Wherefore, Titus Livius, after setting forth all these disorders, concludes with the words, "So far does Fortune darken men's minds when she would not have her ascendency gainsaid." Nor could any juster observation be made. And hence it is that those who experience the extremes whether of good or of evil fortune, are, commonly, little deserving either of praise or blame; since it is apparent that it is from Heaven having afforded them, or denied them opportunities for acting worthily, that they have been brought to their greatness or to their undoing. Fortune, doubtless, when she seeks to effect great ends, will often choose as her instrument a man of such sense and worth that he can recognize the opportunities which she holds out to him; and, in like manner, when she desires to bring about great calamities, will put forward such men as will of themselves contribute to that result. And all who stand in her way, she either removes by death, or deprives of the means of effecting good. And it is well seen in the passage we are considering, how Fortune, to aggrandize Rome, and raise her to the height she reached, judged it necessary, as shall be more fully shown in the following Book, to humble her; yet would not have her utterly undone. For which reason we find her causing Camillus to be banished, but not put to death; suffering Rome to be taken, but not the Capitol; and bringing it to pass that, while the Romans took no wise precaution for the defence of their city, they neglected none in defending their citadel. That Rome might be taken, Fortune caused the mass of the army, after the rout at the Allia, to direct its flight to Veii, thus withdrawing the means wherewith the city might have been defended; but while thus disposing matters, she at the same time prepared all the needful steps for its recovery, in bringing an almost entire Roman array to Veii, and Camillus to Ardea, so that a great force might be assembled for the rescue of their country, under a captain in no way compromised by previous reverses, but, on the contrary, in the enjoyment of an untarnished renown. I might cite many modern instances to confirm these opinions, but since enough has been said to convince any fair mind, I pass them over. But once more I repeat what, from all history, may be seen to be most true, that men may aid Fortune, but not withstand her; may interweave their threads with her web, but cannot break it But, for all that, they must never lose heart, since not knowing what their end is to be, and moving towards it by cross-roads and untravelled paths, they have always room for hope, and ought never to abandon it, whatsoever befalls, and into whatsoever straits they come.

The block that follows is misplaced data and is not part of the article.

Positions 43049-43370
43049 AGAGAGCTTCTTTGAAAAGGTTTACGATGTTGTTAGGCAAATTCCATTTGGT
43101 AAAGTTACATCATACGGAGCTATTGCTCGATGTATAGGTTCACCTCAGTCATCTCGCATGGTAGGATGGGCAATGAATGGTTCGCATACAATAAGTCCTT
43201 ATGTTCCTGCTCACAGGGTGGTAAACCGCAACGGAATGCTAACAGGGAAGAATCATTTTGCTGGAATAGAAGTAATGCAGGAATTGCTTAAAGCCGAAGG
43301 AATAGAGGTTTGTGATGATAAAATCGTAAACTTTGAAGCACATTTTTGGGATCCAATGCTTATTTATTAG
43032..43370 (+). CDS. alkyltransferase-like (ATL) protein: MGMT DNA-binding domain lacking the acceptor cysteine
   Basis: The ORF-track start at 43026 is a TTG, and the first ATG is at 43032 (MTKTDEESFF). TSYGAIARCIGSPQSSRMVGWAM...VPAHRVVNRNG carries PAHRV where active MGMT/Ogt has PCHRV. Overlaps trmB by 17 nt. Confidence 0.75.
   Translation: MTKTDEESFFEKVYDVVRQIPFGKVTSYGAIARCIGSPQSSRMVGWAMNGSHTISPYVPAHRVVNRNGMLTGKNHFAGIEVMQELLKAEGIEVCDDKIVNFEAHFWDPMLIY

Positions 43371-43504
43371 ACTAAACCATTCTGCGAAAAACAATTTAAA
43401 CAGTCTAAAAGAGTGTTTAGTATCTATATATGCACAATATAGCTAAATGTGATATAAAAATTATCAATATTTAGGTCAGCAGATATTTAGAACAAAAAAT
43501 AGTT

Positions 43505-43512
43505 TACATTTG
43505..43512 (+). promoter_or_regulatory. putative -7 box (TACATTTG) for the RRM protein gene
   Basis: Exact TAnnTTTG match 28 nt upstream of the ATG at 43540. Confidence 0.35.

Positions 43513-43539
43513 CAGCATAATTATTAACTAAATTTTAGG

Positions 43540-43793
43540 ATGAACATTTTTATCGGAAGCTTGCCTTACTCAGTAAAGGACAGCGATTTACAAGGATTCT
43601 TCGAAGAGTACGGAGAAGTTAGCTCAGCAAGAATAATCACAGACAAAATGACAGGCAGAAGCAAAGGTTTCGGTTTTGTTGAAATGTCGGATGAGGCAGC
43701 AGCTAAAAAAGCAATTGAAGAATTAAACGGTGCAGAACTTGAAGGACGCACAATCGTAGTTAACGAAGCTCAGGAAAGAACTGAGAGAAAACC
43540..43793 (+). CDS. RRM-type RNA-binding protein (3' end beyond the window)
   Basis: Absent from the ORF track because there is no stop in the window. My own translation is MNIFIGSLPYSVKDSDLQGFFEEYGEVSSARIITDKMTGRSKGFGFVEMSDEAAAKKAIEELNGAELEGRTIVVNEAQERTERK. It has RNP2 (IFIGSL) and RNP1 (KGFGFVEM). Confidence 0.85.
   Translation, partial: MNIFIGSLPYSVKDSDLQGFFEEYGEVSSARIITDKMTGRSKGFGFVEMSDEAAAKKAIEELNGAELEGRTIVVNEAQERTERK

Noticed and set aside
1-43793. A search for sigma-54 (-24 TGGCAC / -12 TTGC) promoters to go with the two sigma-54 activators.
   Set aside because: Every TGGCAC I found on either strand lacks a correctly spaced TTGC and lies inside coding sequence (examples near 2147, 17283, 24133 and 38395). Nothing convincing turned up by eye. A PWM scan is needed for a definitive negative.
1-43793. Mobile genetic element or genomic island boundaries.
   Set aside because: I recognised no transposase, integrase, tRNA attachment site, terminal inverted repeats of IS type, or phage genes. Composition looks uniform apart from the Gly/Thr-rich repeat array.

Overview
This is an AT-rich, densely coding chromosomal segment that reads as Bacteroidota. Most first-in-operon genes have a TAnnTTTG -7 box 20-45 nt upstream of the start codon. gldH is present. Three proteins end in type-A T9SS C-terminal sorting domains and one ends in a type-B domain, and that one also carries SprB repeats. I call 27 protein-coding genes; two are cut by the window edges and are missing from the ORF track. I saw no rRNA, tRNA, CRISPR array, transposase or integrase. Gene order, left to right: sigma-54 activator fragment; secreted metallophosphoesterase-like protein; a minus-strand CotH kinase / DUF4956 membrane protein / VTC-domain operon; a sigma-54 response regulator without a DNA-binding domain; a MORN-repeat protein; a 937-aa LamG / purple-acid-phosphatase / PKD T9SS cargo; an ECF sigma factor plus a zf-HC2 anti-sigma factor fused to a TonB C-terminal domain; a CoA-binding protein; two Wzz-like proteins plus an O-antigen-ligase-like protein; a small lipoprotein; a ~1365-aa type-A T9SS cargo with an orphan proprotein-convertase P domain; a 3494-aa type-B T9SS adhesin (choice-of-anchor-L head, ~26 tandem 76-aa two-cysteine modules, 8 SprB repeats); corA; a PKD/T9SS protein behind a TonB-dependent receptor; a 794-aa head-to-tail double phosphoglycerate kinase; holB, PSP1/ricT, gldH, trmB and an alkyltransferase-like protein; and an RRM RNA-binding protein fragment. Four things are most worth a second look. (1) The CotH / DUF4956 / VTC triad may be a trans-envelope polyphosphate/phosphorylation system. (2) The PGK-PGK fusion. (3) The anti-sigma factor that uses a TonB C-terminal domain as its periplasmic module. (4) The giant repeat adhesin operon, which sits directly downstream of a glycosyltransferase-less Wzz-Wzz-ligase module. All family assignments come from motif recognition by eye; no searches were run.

Niccolo Machiavelli